From Sermon to Commentary
Expounding the Bible in Talmudic Babylonia
Order online and receive a 25% discount
$85.00 Hardcover, 176 pp.
Winner of the 2006 Nacham Sokol-Chaim Yoel and Mollie Halberstadt Award for Scholarship: Biblical/Rabbinic from the Helen and Stan Vine Annual Canadian Jewish Book Awards
The Bible has always been vital to Jewish religious life, and it has been expounded in diverse ways. Perhaps the most influential body of Jewish biblical interpretation is the Midrash that was produced by expositors during the first five centuries CE. Many such teachings are collected in the Babylonian Talmud, the monumental compendium of Jewish law and lore that was accepted as the definitive statement of Jewish oral tradition for subsequent generations.
However, many of the Talmud’s interpretations of biblical passages appear bizarre or pointless. From Sermon to Commentary: Expounding the Bible in Talmudic Babylonia tries to explain this phenomenon by carefully examining representative passages from a variety of methodological approaches, paying particular attention to comparisons with Midrash composed in the Land of Israel.
Based on this investigation, Eliezer Segal argues that the Babylonian sages were utilizing discourses that had originated in Israel as rhetorical sermons in which biblical interpretation was being employed in an imaginative, literary manner, usually based on the interplay between two or more texts from different books of the Bible. Because they did not possess their own tradition of homiletic preaching, the Babylonian rabbis interpreted these comments without regard for their rhetorical conventions, as if they were exegetical commentaries, resulting in the distinctive, puzzling character of Babylonian Midrash.
Eliezer Segal is a professor of religious studies at the University of Calgary. A native of Montreal, he holds a PhD in rabbinics from the Hebrew University of Jerusalem. His primary areas of research include Talmudic literature, Jewish law and homiletics, and comparative biblical interpretation. His publications include scholarly monographs, popular scholarship, a children’s book, and many articles and book chapters.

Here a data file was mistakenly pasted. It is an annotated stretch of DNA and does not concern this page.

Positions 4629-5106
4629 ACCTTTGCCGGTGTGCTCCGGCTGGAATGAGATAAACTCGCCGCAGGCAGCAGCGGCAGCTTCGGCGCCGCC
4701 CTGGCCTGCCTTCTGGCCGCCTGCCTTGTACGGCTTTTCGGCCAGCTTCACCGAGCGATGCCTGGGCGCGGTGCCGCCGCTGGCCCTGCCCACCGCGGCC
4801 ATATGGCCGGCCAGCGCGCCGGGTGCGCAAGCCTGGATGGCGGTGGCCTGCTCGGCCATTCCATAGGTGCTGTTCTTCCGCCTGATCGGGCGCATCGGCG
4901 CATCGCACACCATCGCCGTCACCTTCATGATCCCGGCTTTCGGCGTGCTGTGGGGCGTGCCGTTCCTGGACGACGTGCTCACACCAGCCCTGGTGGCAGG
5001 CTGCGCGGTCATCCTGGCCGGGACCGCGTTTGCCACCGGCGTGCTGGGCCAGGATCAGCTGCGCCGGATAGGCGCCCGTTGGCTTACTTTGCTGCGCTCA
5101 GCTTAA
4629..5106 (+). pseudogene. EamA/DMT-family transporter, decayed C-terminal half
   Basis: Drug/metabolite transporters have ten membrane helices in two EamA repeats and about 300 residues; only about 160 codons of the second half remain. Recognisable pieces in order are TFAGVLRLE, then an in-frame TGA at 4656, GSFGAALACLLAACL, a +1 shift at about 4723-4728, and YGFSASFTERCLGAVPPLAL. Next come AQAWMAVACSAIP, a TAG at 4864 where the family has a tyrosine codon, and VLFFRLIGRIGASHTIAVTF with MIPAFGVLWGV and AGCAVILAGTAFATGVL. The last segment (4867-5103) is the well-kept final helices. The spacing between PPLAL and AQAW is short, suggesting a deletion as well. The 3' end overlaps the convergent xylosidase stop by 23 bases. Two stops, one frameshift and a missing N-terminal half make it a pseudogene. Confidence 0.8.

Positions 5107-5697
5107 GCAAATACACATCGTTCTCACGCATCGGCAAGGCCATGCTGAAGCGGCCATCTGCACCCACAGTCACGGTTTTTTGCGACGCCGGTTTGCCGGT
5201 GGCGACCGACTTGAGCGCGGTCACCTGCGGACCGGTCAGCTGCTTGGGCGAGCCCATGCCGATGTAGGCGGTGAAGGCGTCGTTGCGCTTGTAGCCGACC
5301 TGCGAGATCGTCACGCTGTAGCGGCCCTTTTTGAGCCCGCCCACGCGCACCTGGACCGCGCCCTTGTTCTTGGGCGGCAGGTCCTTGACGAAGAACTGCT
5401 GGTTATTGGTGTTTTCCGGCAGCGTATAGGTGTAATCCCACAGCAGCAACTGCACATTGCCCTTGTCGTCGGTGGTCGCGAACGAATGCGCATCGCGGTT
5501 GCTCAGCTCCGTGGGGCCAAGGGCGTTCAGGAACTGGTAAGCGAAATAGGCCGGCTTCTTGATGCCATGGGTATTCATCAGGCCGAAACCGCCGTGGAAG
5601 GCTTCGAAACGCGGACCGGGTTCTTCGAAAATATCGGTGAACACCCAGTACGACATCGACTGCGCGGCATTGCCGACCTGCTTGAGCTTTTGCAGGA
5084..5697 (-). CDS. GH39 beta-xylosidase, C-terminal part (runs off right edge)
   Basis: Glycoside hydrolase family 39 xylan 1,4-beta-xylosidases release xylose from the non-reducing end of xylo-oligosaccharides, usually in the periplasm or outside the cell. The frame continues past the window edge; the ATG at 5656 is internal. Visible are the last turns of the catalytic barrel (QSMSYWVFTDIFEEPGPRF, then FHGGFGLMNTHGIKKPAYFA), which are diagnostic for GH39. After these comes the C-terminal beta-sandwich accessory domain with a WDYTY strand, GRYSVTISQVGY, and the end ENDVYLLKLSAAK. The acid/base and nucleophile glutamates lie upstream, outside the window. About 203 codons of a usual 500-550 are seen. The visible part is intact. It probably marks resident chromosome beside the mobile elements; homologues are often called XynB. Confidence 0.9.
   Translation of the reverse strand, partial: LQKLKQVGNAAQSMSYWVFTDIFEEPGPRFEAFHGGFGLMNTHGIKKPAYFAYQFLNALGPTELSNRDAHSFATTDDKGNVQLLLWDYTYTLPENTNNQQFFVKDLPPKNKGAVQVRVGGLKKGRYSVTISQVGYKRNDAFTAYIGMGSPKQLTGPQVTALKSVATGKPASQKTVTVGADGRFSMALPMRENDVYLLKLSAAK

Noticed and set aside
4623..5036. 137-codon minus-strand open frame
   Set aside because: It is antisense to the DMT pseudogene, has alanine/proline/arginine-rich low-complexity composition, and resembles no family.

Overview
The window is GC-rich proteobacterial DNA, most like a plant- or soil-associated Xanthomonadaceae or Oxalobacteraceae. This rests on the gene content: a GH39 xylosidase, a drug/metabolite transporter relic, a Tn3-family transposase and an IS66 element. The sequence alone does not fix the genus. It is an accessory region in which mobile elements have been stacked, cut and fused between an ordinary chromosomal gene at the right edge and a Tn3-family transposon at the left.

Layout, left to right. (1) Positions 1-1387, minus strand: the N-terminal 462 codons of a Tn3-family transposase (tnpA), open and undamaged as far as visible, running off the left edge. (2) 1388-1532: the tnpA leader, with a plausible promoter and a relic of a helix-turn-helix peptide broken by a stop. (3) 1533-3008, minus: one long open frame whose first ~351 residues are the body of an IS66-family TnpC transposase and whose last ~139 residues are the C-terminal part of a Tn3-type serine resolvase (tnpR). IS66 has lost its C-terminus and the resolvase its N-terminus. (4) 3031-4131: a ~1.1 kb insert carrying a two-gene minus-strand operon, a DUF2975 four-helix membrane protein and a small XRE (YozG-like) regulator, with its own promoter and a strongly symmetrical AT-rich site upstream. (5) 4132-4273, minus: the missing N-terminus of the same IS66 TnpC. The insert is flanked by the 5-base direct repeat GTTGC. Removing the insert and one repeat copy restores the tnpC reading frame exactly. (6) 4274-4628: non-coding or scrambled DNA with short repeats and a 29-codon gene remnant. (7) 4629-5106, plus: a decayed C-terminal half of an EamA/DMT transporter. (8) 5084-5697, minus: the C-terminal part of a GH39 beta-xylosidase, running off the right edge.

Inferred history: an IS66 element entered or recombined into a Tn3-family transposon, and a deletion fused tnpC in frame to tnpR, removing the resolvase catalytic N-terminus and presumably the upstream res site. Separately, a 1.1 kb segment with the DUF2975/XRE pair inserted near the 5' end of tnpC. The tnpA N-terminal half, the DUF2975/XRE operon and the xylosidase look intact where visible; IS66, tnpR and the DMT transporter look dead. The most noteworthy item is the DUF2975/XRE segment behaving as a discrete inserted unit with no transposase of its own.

“All who would seek to understand the haggadah of the Babylonian Talmud, as well as its relation to Palestinian tradition, would be very well served by reading this book.”
— Joshua Schwartz, Bar Ilan University, Ramat-Gan, Israel, Review of Biblical Literature
“Eliezer Segal makes a significant contribution to the scholarship on Talmudic literature in From Sermon to Commentary. In thirty compact chapters, he examines selected extracts from the Babylonian Talmud to judge their interpretative value. He compares these extracts with corresponding passages in the Palestinian Talmud, and finds the former wanting in coherency and meaning.... Segal’s book expands appreciably our knowledge of the nature of biblical interpretation in the Babyloninan Talmud and allows us to understand some of the bewildering passages in the aggadic Midrashim. This book is recommended not only to scholars of Talmud but anyone concerned with the exegesis in general.”
— Matthew Lagrone, University of Toronto Quarterly, Letters in Canada 2006
“Segal’s book moves us from his own brief sermonic thought on the material to our more intense personal commentary. We try to solve with him or against him what he sees as the weakness of these Talmudic debates. This is a book that is a study guide and partner—not a book that lays it all out and settles issues. Segal’s Introduction is scholarly and masterful, his Conclusion delightfully pensive and informed if not unabashed, editorial journalism. The work is vintage Segal.”
— Herbert Basser, Queen’s University, Studies in Religion
“Still, Segal gives us a fresh perspective on the relations of Babylonian midrash to other rabbinic literature and offers insight into why the Babylonian midrash has a form that now strikes many of us as strange. Segal concludes the monograph by raising a number of interesting issues, including the importance of recognizing the dangers of blurring the borders between exegesis and homiletics.”
— Jay Newman, Canadian Book Review Annual